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Koen van Aeken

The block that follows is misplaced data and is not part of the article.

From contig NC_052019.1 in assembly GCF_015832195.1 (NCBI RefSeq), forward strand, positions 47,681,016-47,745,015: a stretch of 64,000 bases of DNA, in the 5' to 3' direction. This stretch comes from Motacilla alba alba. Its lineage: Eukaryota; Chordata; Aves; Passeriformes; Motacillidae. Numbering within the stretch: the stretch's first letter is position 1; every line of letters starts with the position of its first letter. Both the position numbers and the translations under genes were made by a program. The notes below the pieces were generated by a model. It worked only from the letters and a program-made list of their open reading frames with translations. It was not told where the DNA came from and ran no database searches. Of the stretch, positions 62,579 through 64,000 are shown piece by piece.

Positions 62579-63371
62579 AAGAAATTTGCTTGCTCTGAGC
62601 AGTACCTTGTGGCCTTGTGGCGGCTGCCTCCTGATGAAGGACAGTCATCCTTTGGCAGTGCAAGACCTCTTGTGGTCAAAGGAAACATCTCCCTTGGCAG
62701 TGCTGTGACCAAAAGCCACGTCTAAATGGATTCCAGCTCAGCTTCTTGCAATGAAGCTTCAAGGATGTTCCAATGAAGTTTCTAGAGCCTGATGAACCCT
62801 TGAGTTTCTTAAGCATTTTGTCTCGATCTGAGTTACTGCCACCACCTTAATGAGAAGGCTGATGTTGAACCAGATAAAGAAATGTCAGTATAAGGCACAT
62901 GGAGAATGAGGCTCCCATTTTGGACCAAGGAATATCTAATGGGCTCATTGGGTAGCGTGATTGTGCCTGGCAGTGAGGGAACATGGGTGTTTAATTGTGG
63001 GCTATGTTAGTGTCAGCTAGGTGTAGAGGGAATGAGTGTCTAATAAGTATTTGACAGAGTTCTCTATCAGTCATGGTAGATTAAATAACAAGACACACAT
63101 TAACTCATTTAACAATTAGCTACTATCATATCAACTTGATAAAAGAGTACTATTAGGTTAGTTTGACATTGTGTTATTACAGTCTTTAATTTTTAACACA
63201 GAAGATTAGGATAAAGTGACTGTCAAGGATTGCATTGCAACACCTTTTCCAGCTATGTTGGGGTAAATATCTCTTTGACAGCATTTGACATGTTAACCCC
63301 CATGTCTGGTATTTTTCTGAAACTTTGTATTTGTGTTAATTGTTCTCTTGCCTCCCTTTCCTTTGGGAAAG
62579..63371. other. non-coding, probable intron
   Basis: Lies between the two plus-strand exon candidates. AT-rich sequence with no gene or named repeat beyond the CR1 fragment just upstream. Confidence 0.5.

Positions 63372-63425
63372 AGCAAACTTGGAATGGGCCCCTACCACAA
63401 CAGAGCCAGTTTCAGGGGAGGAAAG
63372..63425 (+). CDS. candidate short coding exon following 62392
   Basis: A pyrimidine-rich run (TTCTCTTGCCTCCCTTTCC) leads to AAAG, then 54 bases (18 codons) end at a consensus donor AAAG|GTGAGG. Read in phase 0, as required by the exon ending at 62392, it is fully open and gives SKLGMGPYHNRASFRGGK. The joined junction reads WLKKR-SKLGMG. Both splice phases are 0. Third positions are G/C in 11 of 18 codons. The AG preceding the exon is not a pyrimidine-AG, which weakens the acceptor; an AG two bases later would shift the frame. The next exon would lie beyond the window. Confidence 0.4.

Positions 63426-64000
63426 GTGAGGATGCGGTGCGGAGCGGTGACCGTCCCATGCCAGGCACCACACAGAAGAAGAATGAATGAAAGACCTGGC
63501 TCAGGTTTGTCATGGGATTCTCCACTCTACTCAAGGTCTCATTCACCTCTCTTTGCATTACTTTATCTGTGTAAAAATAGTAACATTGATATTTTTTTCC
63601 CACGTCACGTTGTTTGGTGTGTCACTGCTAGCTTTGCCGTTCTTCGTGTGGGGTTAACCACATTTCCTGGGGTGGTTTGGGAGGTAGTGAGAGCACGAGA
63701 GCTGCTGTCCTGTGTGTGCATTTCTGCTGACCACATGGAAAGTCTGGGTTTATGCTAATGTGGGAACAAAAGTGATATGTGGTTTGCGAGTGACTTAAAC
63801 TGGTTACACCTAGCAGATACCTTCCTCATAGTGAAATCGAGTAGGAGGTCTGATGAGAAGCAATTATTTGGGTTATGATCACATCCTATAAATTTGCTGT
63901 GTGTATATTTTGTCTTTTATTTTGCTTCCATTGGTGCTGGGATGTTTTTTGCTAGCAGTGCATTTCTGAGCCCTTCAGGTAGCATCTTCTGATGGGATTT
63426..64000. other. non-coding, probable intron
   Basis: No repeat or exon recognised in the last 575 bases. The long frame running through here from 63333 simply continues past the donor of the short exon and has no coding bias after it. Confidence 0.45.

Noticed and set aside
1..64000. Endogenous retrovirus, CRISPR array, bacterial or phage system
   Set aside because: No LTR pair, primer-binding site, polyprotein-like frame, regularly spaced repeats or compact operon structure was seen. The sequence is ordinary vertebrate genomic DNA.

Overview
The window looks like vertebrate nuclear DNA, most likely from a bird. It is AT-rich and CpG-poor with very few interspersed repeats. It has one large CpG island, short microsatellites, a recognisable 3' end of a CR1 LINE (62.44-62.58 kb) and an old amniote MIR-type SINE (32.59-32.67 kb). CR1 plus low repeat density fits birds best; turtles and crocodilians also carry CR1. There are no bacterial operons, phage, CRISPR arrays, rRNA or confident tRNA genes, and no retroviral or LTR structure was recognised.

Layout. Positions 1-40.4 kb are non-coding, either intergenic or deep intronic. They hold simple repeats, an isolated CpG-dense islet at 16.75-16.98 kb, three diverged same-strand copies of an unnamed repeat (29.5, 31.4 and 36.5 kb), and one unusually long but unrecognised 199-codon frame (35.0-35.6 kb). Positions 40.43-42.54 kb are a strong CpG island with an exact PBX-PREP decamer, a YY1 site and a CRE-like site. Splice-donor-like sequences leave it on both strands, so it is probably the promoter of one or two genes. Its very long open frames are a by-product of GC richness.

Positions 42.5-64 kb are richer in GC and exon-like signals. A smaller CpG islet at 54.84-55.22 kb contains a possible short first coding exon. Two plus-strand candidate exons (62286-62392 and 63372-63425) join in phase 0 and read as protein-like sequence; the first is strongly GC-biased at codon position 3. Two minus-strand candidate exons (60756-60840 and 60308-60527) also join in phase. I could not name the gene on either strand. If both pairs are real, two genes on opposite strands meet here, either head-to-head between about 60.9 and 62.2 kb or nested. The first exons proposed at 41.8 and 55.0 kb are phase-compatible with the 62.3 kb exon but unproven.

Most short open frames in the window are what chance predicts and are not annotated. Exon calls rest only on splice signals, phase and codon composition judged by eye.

The question is how technologies characterized by ubiquitous networked computing and Web 2.0 interactivity may contribute to democracy. Following a case study design, two applications were evaluated: the Belgian CitizenLab, a mobile, social and local private application to support public decision making in cities, and the Dutch governmental website Available data suggest that the Dutch consultation platform is mainly visited by the ‘usual suspects’ and lacks participatory functionalities. In contrast, CitizenLab explicitly aims at policy co-creation through broad participation. Its novelty, however, prevents the making of sound empirical statements. A comprehensive conceptualization precedes the case studies. To avoid instrumentalist reduction, the social setting of the technologies is reconstructed. Since its constituents, embedding and expectations – initially represented as the nation state and representative democracy – are increasingly challenged, their transformations are consequently discussed. The new embedding emerges as a governance constellation; new expectations concern the participatory dimension of politics. Future assessments of technologies may benefit from this conceptualization.